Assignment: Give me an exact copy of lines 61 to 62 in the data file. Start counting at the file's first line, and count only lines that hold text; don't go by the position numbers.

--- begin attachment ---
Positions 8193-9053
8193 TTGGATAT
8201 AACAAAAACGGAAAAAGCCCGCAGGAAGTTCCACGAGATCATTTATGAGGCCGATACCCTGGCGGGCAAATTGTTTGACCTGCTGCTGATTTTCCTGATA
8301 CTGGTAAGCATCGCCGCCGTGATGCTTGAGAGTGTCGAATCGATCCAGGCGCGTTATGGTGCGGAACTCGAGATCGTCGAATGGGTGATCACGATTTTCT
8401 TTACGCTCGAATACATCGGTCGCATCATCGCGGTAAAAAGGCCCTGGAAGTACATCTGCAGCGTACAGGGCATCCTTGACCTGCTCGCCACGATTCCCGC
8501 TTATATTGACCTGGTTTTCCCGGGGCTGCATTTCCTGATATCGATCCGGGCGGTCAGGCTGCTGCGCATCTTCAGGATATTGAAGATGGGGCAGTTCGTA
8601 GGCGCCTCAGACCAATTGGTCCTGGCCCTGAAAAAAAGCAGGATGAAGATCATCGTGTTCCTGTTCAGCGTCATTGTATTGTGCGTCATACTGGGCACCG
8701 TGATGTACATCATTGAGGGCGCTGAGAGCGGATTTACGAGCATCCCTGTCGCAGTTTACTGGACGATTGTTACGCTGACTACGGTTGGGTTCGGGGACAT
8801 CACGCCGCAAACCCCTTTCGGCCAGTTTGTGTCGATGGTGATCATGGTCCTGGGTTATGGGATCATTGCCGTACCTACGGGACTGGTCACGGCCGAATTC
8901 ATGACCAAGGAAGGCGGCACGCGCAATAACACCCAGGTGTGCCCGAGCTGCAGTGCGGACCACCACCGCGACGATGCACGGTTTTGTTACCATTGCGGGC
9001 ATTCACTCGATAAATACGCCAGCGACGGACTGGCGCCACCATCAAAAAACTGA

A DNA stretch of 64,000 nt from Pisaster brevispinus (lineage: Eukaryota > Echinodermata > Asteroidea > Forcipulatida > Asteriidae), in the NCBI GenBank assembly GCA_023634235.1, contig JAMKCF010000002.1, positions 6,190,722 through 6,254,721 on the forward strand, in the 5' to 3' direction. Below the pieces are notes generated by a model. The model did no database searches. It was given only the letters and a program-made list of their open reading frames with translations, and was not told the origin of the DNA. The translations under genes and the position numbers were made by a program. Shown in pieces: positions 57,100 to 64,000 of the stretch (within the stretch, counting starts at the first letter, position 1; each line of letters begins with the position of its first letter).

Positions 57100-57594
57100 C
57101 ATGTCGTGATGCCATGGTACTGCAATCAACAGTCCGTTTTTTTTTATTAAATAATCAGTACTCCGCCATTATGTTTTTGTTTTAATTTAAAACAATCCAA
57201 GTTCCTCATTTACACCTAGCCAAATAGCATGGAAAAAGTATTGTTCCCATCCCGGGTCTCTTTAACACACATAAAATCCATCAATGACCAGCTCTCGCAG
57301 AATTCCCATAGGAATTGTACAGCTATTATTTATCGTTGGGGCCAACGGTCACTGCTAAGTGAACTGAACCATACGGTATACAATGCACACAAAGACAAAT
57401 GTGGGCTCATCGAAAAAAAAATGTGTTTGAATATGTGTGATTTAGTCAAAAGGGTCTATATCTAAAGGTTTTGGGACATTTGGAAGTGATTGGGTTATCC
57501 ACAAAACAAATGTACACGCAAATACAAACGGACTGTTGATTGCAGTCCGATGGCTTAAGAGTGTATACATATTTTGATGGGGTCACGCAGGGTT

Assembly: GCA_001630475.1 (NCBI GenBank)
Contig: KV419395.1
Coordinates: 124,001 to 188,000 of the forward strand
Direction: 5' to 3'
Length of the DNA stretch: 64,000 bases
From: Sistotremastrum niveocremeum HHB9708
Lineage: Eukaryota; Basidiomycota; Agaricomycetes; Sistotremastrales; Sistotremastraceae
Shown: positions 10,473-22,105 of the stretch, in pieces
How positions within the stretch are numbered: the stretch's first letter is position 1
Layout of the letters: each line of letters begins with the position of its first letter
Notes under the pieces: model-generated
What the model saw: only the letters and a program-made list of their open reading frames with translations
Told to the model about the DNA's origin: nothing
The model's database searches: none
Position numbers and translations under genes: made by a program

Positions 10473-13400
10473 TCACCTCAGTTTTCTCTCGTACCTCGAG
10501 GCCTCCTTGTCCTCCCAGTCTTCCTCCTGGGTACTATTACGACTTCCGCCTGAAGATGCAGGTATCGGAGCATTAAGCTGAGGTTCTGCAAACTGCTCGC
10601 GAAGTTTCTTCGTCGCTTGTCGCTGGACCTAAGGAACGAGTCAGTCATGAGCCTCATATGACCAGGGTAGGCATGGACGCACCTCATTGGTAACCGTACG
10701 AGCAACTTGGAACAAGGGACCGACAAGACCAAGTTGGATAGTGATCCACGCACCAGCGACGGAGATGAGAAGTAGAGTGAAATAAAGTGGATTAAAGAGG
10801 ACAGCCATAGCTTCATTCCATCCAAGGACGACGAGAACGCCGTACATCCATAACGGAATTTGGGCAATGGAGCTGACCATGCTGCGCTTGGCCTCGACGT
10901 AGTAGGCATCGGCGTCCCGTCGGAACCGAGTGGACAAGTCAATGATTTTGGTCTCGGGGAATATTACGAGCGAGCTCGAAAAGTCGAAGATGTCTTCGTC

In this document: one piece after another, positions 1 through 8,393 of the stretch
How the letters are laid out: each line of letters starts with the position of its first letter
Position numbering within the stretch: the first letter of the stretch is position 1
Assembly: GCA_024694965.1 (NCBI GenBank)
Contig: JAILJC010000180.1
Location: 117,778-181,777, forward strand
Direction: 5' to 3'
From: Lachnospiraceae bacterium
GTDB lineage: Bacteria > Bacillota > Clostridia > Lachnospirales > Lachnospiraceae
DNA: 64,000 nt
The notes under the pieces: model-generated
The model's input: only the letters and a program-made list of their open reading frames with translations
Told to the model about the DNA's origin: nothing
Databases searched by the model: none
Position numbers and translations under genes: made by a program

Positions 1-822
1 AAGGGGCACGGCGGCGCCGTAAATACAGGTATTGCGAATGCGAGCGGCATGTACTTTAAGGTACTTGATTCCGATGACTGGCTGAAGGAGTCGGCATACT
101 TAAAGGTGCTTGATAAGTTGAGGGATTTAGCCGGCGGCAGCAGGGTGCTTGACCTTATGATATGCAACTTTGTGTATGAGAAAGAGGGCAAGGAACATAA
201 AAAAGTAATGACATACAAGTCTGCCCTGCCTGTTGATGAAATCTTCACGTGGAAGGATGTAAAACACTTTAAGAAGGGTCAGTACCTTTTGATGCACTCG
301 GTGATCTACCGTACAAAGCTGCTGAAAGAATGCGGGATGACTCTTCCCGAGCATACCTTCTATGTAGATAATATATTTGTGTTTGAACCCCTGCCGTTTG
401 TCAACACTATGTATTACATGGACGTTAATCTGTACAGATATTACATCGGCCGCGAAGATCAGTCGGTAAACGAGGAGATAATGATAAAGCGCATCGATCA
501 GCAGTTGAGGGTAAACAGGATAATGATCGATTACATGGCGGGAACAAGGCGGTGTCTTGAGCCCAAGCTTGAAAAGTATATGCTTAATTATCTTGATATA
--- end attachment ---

301 GTGATCTACCGTACAAAGCTGCTGAAAGAATGCGGGATGACTCTTCCCGAGCATACCTTCTATGTAGATAATATATTTGTGTTTGAACCCCTGCCGTTTG
401 TCAACACTATGTATTACATGGACGTTAATCTGTACAGATATTACATCGGCCGCGAAGATCAGTCGGTAAACGAGGAGATAATGATAAAGCGCATCGATCA